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Cisco: Down But Not Out

Everyone awaited the earnings release of Cisco a few weeks ago. Would it have a blow-out quarter? Or, would there be ominous signs of problems?

Well, Cisco is highly skilled at managing its earnings. Hey, the company can do a virtual close of its books on a daily basis. Consider this: Cisco has beaten Wall Street expectations for the past 13 quarters by a mere one cent each time.

The past quarter was definitely strong. Net income was $1.36 billion on sales of $6.52 billion in sales. During the same period last year, net income was $814 million and sales were $3.92 billion.

On the conference call, Cisco expects to show 50 to 60 percent revenue growth for the next year. For a company of Cisco's size, such growth is astonishing. But as we have seen in the past few months, nothing seems to satisfy Wall Street. Cisco's stock, as a result, has been treading water.

But there are legitimate concerns. No question, the future is optical communications. However, despite a variety of acquisitions (such as the mega purchase for Cerent), Cisco is still lacking.

Look at terabit routers. These allow for the relay of data across optical networks. True, Cisco has a line of terabit routers. The problem is that Juniper has better technology. Its router can process IP at OC192, which is 10 Gbts per second. As a result, Nortel signed a huge alliance with Juniper.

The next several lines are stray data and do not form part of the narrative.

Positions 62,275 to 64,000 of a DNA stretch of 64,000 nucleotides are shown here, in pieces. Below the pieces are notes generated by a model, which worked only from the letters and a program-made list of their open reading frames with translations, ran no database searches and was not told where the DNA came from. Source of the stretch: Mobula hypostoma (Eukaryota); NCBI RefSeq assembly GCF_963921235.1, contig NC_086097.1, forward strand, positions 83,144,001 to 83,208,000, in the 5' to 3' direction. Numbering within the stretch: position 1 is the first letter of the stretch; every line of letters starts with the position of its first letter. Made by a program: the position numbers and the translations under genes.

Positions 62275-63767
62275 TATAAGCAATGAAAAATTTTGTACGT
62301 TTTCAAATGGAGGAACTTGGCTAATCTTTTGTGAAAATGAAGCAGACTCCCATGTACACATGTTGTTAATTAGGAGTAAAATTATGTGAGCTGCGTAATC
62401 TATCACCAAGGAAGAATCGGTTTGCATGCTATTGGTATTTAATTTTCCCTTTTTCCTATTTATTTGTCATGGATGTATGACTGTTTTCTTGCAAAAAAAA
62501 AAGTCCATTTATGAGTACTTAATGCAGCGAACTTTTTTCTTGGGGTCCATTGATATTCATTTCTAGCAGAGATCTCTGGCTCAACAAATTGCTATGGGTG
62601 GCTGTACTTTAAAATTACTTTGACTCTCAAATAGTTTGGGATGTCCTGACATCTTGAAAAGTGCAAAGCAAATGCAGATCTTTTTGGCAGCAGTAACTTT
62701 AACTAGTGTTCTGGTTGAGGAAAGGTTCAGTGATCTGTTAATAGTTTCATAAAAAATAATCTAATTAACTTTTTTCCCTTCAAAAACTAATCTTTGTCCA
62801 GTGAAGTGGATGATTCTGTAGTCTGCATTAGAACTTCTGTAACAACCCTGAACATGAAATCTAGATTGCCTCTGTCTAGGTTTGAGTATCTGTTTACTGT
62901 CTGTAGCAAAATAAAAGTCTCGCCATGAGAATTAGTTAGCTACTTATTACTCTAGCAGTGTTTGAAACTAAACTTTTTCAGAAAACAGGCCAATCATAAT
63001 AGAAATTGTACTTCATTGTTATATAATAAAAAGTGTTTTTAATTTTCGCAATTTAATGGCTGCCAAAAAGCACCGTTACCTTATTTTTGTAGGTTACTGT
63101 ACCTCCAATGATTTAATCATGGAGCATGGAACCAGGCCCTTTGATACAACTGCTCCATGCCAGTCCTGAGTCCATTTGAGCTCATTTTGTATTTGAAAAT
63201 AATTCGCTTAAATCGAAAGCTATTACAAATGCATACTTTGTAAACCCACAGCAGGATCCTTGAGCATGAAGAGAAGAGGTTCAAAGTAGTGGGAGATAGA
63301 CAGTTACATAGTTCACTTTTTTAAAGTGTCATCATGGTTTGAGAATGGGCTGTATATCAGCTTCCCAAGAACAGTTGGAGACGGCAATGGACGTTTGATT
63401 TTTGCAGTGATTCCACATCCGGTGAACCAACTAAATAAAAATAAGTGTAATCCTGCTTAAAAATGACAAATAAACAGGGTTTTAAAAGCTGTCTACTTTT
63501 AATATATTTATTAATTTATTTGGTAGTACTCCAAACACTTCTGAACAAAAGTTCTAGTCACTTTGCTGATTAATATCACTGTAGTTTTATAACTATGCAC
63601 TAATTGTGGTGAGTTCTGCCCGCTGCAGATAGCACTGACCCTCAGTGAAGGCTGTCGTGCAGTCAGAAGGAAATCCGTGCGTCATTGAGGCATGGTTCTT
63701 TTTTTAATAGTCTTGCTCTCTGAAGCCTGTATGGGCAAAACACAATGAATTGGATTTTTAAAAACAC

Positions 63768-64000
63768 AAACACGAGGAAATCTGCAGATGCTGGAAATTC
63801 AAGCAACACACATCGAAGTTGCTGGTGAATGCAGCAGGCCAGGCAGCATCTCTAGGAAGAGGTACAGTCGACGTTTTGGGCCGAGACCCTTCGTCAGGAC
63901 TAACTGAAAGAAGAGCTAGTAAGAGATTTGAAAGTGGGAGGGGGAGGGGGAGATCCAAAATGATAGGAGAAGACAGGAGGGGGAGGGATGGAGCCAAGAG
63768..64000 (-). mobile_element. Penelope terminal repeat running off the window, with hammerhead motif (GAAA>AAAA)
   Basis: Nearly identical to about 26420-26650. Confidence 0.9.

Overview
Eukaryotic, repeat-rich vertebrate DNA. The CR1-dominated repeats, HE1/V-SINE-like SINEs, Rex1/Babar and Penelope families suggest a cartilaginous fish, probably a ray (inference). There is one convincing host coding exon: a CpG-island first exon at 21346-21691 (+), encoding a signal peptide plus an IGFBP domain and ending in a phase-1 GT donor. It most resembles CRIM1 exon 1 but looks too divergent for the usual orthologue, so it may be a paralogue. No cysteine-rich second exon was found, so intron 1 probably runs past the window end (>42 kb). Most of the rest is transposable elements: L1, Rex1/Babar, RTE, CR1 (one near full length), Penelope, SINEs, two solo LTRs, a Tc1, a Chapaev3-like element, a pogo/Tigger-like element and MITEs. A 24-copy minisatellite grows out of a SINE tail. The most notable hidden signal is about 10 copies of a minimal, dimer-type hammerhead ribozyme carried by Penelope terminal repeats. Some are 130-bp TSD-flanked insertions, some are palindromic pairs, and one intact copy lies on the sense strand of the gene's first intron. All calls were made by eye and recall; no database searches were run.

Moreover, while the optics market is growing at break-neck speed, it is different from Cisco's traditional customer base. After all, it is telecom providers that make big purchases of optical networking equipment. In fact, there is very little customer loyalty; rather, customers look for the best technology.

But Cisco is undoubtedly going to strike back hard against Juniper. For example, Cisco recently hired its former CTO, Ed Kozel. He was the person that transitioned Cisco from start-up to router dominator. He will be the CTO of the service provider business line.

Also important is the fact that Cisco has a world-class M&A team with immense experience. Expect more optical merger deals, especially with recent valuation weakness in the sector. This will help fill out the company's product line.

And according to the company's chief strategy office, Mike Volpi, Cisco will be introducing an OC192 product to compete against Juniper (either in December or January). Apparently, interest level is very high. If Cisco can make substantial inroads, it could be catalyst to move the stock.